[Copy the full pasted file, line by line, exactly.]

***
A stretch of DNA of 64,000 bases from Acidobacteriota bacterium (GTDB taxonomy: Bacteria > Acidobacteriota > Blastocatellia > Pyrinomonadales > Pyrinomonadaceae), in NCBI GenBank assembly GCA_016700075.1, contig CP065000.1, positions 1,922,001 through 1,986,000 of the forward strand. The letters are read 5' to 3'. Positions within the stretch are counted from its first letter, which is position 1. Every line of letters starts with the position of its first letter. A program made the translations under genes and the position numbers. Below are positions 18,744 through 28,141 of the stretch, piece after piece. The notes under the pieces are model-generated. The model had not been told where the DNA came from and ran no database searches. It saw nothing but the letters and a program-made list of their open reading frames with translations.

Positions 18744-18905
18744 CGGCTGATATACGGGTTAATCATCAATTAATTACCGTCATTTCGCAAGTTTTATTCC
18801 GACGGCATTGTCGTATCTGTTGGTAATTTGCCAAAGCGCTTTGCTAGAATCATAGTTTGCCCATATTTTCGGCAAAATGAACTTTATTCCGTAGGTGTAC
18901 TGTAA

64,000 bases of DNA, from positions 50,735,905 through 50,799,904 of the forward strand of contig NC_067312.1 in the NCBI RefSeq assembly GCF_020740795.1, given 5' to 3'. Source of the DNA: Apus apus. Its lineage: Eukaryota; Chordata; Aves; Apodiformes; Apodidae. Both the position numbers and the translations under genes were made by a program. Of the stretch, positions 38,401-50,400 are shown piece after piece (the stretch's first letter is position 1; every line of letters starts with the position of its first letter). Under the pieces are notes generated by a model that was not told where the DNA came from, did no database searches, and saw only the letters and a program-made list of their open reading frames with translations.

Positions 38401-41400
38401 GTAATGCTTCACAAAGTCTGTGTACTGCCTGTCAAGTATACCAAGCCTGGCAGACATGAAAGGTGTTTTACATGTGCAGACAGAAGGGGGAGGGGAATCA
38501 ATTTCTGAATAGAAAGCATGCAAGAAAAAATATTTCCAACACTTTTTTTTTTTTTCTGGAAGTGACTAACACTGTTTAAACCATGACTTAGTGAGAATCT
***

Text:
A stretch of DNA of 64,000 bases from Acidobacteriota bacterium (GTDB taxonomy: Bacteria > Acidobacteriota > Blastocatellia > Pyrinomonadales > Pyrinomonadaceae), in NCBI GenBank assembly GCA_016700075.1, contig CP065000.1, positions 1,922,001 through 1,986,000 of the forward strand. The letters are read 5' to 3'. Positions within the stretch are counted from its first letter, which is position 1. Every line of letters starts with the position of its first letter. A program made the translations under genes and the position numbers. Below are positions 18,744 through 28,141 of the stretch, piece after piece. The notes under the pieces are model-generated. The model had not been told where the DNA came from and ran no database searches. It saw nothing but the letters and a program-made list of their open reading frames with translations.

Positions 18744-18905
18744 CGGCTGATATACGGGTTAATCATCAATTAATTACCGTCATTTCGCAAGTTTTATTCC
18801 GACGGCATTGTCGTATCTGTTGGTAATTTGCCAAAGCGCTTTGCTAGAATCATAGTTTGCCCATATTTTCGGCAAAATGAACTTTATTCCGTAGGTGTAC
18901 TGTAA

64,000 bases of DNA, from positions 50,735,905 through 50,799,904 of the forward strand of contig NC_067312.1 in the NCBI RefSeq assembly GCF_020740795.1, given 5' to 3'. Source of the DNA: Apus apus. Its lineage: Eukaryota; Chordata; Aves; Apodiformes; Apodidae. Both the position numbers and the translations under genes were made by a program. Of the stretch, positions 38,401-50,400 are shown piece after piece (the stretch's first letter is position 1; every line of letters starts with the position of its first letter). Under the pieces are notes generated by a model that was not told where the DNA came from, did no database searches, and saw only the letters and a program-made list of their open reading frames with translations.

Positions 38401-41400
38401 GTAATGCTTCACAAAGTCTGTGTACTGCCTGTCAAGTATACCAAGCCTGGCAGACATGAAAGGTGTTTTACATGTGCAGACAGAAGGGGGAGGGGAATCA
38501 ATTTCTGAATAGAAAGCATGCAAGAAAAAATATTTCCAACACTTTTTTTTTTTTTCTGGAAGTGACTAACACTGTTTAAACCATGACTTAGTGAGAATCT